World Summit on the Information Society    
Document:WSIS-II/PC-2/DOC/3-E
Date:20 January 2005
Original:English
President of the PrepCom of the Tunis Phase
REPORT ON THE WORK OF THE GROUP OF FRIENDS OF THE CHAIR
  1. The Group of Friends of the Chair (GFC) was created in accordance with the decision of PrepCom-1 (Hammamet), and following discussion within the WSIS Bureau, in order to prepare a document to serve as a basis for negotiations in PrepCom-2.

  2. The membership of the Group comprised representatives from six governments from each region, plus five regional coordinators and the two host countries. The secretary-general of the ITU and a representative of the secretary-general of the UN participated as ex-officio members of the group. Non-member governments participated in the meeting as observers.

  3. The Group held 6 meeting days between 22 October 2004 and 11 January 2005. Some 2.5 days of the meetings were held as "special sessions" with participation open to all stakeholders. In addition, members of the Group took part in consultations to discuss the work of the Task Force on Financial Mechanisms (TFFM), on 16 November 2004 (am) and in the week beginning 7 February 2005.

  4. The Group worked on the assumption that the outcome of the Tunis phase would be one document in two parts. To facilitate the work, the document was split into a Political Chapeau and an Operational Part.

  5. The Group developed drafts on the basis of contributions from all stakeholders, as well as discussions during the meetings. Contributions to the work of the Group and drafts of the rolling texts are available on the Group's website at www.itu.int/wsis/gfc.

  6. The two annexes to this document present the current versions of the Political Chapeau (Tunis Commitment) and Operational Part (Tunis Agenda for Action). Chapter two of the Operational Part, on financial mechanisms, is provisional and may be further revised ahead of PrepCom-2. These documents are presented for the consideration of PrepCom-2 as a possible basis for negotiations.

Annexes:Political Chapeau (Tunis Commitment)
  Operational Part (Tunis Agenda for Action)

Annex 1

11 January 2005

[Political Chapeau / Tunis Commitment

IDEA TEXT
From Geneva to Tunis

1.  We, the representatives of the peoples of the world, have gathered in Tunis from 16-18 November 2005 for this second phase of the World Summit on the Information Society (WSIS) to reiterate our unequivocal support for the Declaration of Principles and Plan of Action adopted at the first phase of the World Summit on the Information Society in Geneva in December 2003. We reaffirm our desire and commitment to build a people-centred, inclusive and development-oriented Information Society, premised on the purposes and principles of the Charter of the United Nations, international law and effective multilateralism, and respecting fully and upholding the Universal Declaration of Human Rights, so that people everywhere can create, access, utilize and share information and knowledge, to achieve their full potential and to promote sustainable development, to improve quality of life, to eradicate poverty and to attain the internationally-agreed development goals of the Millenium Declaration.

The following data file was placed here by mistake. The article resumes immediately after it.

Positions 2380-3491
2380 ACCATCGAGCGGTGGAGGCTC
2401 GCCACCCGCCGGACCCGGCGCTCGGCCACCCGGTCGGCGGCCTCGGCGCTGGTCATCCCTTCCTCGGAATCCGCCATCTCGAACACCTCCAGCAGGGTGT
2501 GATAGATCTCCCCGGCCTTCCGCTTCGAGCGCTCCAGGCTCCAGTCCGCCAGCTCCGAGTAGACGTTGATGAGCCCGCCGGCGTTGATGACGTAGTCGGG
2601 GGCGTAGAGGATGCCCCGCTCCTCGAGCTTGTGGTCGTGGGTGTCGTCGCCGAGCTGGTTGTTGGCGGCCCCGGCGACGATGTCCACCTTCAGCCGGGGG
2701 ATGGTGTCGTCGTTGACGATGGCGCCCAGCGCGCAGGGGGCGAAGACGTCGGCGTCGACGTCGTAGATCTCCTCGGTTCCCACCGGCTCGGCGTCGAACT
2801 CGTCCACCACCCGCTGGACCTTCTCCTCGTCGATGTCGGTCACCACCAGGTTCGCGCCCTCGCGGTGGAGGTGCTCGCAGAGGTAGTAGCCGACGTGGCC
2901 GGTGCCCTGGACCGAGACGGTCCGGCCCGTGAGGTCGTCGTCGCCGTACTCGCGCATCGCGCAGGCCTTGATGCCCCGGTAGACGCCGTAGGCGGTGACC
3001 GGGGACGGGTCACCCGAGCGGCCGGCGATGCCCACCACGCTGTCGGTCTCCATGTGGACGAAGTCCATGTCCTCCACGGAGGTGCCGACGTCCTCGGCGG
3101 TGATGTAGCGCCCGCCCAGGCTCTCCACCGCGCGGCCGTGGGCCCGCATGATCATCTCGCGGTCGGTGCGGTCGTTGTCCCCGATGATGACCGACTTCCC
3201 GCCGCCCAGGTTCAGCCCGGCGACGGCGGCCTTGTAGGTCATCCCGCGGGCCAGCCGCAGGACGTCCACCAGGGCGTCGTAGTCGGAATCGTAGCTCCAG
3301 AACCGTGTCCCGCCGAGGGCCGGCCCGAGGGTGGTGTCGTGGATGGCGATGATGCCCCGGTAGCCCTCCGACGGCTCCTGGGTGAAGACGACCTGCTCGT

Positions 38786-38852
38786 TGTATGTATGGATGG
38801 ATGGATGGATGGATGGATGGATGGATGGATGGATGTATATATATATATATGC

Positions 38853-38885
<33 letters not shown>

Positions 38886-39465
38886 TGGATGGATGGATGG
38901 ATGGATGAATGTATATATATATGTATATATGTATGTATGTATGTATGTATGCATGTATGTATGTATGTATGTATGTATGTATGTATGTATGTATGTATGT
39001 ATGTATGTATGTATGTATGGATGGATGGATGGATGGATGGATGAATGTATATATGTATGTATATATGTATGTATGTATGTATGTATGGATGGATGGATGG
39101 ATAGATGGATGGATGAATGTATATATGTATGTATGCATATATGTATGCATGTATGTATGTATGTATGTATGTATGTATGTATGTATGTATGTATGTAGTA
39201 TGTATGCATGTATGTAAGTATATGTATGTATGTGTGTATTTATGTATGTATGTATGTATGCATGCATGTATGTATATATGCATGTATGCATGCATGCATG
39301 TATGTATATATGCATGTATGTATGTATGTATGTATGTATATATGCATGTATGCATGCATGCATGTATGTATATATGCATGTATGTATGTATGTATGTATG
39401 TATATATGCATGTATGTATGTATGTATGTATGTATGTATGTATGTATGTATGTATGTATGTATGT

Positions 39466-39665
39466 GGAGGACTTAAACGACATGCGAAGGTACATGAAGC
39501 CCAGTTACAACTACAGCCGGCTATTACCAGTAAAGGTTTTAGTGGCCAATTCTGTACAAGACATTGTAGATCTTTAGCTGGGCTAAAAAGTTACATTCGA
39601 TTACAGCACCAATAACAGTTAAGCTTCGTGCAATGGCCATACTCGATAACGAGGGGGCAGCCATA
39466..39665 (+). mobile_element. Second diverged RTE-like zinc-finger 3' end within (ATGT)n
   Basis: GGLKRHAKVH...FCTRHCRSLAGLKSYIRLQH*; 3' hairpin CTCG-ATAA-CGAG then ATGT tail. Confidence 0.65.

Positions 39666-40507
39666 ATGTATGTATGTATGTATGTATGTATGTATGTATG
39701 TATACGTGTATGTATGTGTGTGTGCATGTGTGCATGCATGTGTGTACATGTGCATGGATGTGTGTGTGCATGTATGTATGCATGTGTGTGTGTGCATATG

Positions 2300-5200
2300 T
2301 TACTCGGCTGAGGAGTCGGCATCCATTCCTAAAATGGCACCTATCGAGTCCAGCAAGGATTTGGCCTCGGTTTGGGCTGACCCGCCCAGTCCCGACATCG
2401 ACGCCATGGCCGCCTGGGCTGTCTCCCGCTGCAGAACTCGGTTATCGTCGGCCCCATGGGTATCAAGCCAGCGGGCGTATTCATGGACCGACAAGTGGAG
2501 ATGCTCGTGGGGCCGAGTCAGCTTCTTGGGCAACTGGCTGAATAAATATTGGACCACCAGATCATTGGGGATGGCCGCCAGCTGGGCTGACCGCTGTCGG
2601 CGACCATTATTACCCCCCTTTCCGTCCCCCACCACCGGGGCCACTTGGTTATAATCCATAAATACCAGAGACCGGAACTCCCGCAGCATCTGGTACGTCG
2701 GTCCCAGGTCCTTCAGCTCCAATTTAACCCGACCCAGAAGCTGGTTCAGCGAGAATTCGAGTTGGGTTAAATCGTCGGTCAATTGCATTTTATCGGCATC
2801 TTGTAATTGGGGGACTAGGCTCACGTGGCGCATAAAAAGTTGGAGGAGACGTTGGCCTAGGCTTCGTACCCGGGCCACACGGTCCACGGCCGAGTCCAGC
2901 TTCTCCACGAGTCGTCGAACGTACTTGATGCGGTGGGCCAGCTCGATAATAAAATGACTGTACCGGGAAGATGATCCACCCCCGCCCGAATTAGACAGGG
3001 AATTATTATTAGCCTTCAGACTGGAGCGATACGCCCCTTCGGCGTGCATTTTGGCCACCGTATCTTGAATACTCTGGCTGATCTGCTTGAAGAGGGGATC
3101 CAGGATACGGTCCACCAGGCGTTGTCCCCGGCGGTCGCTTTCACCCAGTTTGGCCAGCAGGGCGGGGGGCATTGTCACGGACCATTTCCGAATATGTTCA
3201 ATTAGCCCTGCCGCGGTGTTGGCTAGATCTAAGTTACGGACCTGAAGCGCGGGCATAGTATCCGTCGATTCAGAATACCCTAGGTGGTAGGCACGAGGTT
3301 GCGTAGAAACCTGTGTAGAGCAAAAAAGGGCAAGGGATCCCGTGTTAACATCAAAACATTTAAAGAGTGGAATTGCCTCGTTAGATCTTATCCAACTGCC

2.  The Tunis Summit represents a unique opportunity for us to strengthen the confidence in the future while its core subjects concerning the Information Society shift world attention away from narrowly-defined concepts to global ones, which transform peoples' activities and interactions in ways that challenge traditional assumptions. The implementation of the commitments undertaken in the Geneva Summit is taking place amidst accelerating development of ICTs, which impact policies, human, economic, social and cultural development, bringing about profound changes in society.

3.  This Summit is an important stepping-stone in the world's efforts to eradicate poverty and to attain the internationally-agreed development goals of the Millennium Declaration. By the Geneva decisions, we established a solid long-term link between the WSIS process, and other major United Nations conferences and summits. We call upon governments and all stakeholders to join together to implement the commitments set forth in the Geneva Declaration of Principles and Plan of Action. In this context, the outcomes of the recently concluded Summit meeting of the General Assembly on the review of the implementation of the Millennium Declaration are of special relevance.